Sanitation generally refers to the provision of facilities and services for the safe disposal of human urine and faeces. The word ‘sanitation’ also refers to the maintenance of hygienic conditions, through services such as garbage collection and wastewater disposal. In this proposal, the word “sanitation” is used to explore the provision of facilities and services for safe disposal and resources recovery of human urine, faeces and wastewater. The world’s population is estimated to be approximately 10 billion in 2050, and this population growth will happen mostly in developing countries. UN Millennium Development Goals Report 2015 reported that 2.4 billion people are still using unimproved sanitation facilities, including 946 million people who are still practicing open defecation. And the developing world has still high under 5 mortality and poverty rates. On the other hand, depopulation and aging are progressing especially in rural area of developed world, and the financial capability of local government—which is a key agent in the management of sanitation systems—is becoming weaker.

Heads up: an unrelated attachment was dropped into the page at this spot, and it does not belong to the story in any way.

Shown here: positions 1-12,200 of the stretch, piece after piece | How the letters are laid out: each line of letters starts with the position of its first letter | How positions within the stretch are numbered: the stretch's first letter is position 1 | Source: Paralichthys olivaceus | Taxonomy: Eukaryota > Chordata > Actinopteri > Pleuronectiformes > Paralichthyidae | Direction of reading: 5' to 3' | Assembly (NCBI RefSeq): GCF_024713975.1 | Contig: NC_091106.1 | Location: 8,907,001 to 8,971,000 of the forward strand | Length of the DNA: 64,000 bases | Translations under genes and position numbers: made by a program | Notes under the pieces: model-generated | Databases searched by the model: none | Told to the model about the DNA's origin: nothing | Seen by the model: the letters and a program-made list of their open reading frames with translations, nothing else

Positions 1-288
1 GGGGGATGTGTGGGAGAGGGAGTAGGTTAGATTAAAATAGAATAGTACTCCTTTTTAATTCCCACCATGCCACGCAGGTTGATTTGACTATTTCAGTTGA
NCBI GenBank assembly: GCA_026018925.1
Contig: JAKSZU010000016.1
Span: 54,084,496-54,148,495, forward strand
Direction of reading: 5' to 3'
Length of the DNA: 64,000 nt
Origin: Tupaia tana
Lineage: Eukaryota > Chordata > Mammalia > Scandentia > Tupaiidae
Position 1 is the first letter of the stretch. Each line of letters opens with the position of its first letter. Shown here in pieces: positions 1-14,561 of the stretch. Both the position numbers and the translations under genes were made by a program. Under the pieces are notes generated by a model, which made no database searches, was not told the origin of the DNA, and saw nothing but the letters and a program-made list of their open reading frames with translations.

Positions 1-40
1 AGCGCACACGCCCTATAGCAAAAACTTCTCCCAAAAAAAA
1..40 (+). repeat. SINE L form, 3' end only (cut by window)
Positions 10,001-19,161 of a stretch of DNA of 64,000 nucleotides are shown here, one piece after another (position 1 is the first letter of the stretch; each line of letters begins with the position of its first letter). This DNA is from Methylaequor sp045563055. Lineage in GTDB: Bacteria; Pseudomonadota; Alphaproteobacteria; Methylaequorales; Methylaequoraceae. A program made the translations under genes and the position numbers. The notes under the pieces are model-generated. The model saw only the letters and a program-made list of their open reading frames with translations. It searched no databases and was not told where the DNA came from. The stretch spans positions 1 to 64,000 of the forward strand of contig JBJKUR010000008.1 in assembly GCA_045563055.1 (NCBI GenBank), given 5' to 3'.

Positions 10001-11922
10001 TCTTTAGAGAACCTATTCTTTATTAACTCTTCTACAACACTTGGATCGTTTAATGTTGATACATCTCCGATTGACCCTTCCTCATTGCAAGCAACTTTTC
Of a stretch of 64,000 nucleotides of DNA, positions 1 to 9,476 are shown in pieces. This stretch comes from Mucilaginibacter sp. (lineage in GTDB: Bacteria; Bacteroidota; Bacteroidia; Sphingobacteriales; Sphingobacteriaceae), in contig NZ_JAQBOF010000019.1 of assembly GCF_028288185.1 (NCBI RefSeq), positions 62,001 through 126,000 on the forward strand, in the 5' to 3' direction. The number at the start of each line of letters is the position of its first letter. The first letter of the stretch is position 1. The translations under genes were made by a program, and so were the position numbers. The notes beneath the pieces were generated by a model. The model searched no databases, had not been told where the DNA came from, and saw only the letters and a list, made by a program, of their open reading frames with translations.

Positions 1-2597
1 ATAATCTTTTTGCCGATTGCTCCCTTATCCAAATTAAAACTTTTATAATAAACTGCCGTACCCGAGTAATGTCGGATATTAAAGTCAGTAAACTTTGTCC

Sanitation systems are essential for promoting public health, preventing environmental pollution, conserving ecosystem functions, and recycling resources. The question of how to handle the waste of 10 billion people is therefore highly relevant to the global environment.

Working hypothesis of the research

The project has set the following hypothesises:

Hypothesis 1:  Current sanitation problems are caused by the dissociation between the value which is provided by the sanitation system and the values of the individual people and/or the community of the people.

Hypothesis 2:  Sanitation technologies can’t work well without a social and institutional support system. The mismatch between prerequisites of technologies and local characteristics additionally complicates sanitation issues.